Security

Insiders behind 25% of breaches

Insiders cause a quarter of breaches.
Read time 3min 20sec
Insiders cause a quarter of breaches.

More than one in four attacks suffered by organisations over the past year were carried out by insiders, driven largely by financial gain, simple errors, misuse or espionage.

This was revealed in the Verizon 2018 Data Breach Investigations Report, based on the analysis of thousands of real-world incidents across 65 countries numbering over 53 000 this year, including 2 216 confirmed data breaches.

However, some industries fared worse than others. In healthcare, a whopping 56% of incidents were as a result of insiders, 35% of them human error and 24% misuse. According to Verizon, healthcare is the only industry where the threat from inside is greater than that from outside, adding that staff are abusing their access to systems or data.

For the public sector, cyber espionage is a top concern, and proved to be the motivation behind 44% of breaches. The report revealed that 37% of incidents are due to insiders in the public sector, with 67% originating from outside.

Verizon said: "Attacks usually involve phishing, installations and the use of backdoors or C2 channels. But it's not just state secrets being targeted, the personal data you hold on citizens and employees is also at risk."

Other industries have more to worry about from outside threat actors. In manufacturing, a full 89% of attacks are carried out by outsiders, and the target is usually the planning, research and development for a new product or solution. "Nearly half (47%) of breaches involved the theft of intellectual property to gain competitive advantage."

Hard cash

According to the report, the majority of cyber crooks (76%) are financially motivated, looking to steal payment card data, personally identifiable information or intellectual property.

Verizon says they are also opportunistic. They don't necessarily target the rich, or multimillion dollar corporates, they target those who are unprepared.

To err is human

Malicious insiders looking for financial gain aren't the only threat to business. Mistakes were the cause of a full 17% of breaches, the report revealed. This could include staff members sending mails to the wrong people, failing to shred confidential information, or misconfigured Web servers.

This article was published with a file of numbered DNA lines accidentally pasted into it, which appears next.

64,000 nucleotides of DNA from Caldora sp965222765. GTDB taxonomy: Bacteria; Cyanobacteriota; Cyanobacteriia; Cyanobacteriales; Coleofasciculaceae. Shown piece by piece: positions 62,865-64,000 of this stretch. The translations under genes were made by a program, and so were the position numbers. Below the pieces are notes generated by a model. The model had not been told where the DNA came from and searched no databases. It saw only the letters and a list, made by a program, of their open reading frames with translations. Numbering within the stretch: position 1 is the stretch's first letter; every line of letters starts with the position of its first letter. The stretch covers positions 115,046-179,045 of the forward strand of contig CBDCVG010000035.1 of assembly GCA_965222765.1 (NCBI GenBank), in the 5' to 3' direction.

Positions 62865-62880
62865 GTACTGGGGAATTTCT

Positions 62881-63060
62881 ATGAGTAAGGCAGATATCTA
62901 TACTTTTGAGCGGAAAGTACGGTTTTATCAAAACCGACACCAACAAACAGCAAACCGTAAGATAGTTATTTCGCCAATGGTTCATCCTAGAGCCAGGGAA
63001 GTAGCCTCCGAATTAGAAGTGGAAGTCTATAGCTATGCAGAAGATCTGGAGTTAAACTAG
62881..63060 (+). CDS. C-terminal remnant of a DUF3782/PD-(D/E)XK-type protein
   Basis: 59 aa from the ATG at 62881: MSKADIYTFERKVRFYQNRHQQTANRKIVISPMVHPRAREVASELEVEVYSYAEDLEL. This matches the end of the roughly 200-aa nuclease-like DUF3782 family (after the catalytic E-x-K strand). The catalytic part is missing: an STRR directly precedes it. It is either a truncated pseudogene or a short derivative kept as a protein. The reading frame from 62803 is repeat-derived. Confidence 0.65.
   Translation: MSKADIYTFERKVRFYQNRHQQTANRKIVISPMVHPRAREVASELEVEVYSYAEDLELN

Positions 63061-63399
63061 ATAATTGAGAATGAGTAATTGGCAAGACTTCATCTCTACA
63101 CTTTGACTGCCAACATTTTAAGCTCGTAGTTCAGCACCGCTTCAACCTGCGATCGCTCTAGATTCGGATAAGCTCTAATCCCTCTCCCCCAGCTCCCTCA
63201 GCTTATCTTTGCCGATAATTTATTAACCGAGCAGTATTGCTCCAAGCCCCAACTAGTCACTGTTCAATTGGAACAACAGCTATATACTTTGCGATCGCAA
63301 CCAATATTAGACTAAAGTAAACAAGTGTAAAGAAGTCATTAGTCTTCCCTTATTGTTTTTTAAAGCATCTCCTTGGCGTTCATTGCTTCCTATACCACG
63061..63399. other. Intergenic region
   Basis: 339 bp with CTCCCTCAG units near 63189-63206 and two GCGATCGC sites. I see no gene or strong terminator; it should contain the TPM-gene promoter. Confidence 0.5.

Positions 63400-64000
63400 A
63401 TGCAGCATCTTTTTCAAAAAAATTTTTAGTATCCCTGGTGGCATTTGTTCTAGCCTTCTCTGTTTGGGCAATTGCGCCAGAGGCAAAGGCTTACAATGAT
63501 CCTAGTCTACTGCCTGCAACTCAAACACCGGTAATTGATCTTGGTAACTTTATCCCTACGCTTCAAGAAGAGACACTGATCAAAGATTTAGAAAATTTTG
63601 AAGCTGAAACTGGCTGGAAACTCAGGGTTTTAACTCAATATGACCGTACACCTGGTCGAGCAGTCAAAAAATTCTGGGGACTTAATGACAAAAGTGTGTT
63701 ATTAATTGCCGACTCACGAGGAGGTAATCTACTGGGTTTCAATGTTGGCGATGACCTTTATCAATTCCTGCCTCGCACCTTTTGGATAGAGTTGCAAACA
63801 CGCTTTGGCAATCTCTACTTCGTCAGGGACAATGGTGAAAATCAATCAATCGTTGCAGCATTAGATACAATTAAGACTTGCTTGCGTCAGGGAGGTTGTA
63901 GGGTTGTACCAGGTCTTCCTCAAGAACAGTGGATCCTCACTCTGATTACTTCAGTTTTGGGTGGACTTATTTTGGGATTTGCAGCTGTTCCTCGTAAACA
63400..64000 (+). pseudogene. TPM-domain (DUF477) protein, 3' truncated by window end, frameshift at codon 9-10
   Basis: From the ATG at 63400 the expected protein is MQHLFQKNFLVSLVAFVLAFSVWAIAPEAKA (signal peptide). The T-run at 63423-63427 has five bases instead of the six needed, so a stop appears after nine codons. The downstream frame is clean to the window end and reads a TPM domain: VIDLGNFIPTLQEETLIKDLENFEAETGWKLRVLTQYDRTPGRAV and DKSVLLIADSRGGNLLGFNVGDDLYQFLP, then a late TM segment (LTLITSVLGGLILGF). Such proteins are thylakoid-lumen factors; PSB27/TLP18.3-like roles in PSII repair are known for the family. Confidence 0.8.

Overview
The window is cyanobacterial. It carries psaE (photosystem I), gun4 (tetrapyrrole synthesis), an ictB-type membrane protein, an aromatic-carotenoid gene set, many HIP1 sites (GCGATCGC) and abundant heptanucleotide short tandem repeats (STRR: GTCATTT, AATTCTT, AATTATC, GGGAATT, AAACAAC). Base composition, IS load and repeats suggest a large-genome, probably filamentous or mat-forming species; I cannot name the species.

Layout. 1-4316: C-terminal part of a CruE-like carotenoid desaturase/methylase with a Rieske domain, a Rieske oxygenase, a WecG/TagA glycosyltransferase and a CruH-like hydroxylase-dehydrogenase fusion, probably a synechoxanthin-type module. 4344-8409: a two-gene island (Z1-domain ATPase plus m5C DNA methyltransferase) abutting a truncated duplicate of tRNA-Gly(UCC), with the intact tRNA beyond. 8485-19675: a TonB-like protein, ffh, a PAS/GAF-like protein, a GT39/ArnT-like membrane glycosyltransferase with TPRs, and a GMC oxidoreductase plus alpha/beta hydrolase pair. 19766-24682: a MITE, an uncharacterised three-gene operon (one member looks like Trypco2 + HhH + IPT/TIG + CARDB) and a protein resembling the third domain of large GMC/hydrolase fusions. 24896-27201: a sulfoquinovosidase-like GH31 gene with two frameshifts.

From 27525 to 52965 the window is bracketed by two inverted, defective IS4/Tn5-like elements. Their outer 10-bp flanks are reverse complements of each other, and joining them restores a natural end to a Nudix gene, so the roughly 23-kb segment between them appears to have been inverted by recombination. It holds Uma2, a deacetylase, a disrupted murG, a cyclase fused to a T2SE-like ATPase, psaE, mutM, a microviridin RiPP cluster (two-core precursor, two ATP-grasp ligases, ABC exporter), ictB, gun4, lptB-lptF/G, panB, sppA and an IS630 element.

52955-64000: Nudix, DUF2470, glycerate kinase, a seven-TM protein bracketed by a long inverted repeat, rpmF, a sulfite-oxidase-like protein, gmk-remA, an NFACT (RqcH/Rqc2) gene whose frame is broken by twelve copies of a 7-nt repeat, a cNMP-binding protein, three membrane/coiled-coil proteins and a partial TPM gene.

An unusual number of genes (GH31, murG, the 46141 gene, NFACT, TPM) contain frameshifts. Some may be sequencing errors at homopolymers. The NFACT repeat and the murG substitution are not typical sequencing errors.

Moreover, despite widespread warnings not to do so, 4% of people will still click on any phishing campaign that comes there way. On the plus side, 78% said they did not click on a single campaign throughout the year.

Interestingly enough, the more phishing e-mails an individual has clicked, the more likely they are to do so again.

The worst-case scenario

Ilia Kolochenko, CEO of web security company High-Tech Bridge, says the worst-case scenario would be a hybrid attack involving external and internal actors. "Virtually no effective defence exists against such a toxic cocktail. The vast majority of organisations almost blindly trust their employees and build many sensitive systems with incorporated trust to their personnel."

Ongoing HR due-diligence, awareness programmes and monitoring of anomalous behaviours are crucial to an organisation's security posture, he says. "Sometimes, security awareness can reliably prevent disasters - many people simply do not realise that a particular act, that may appear innocent at the first glance, is a serious criminal offence."

According to Kolochenko, the insider threat has been a problem for all organisations for some time, and is exacerbated by the complexity and cost of security controls and remedies.

"Protecting your internal systems from malicious authorised employees is highly complicated compared to defence from external attacks. Many enterprise systems simply do not have security controls that can be integrated to prevent malicious insider activities or innocent human mistakes."

Continuous monitoring solutions that highlight any unusual employee activity are available, he advises, adding that machine learning and AI technologies have the potential to significantly simplify this task.

Kirsten Doyle
ITWeb contributor.

Kirsten Doyle is ITWeb contributor.

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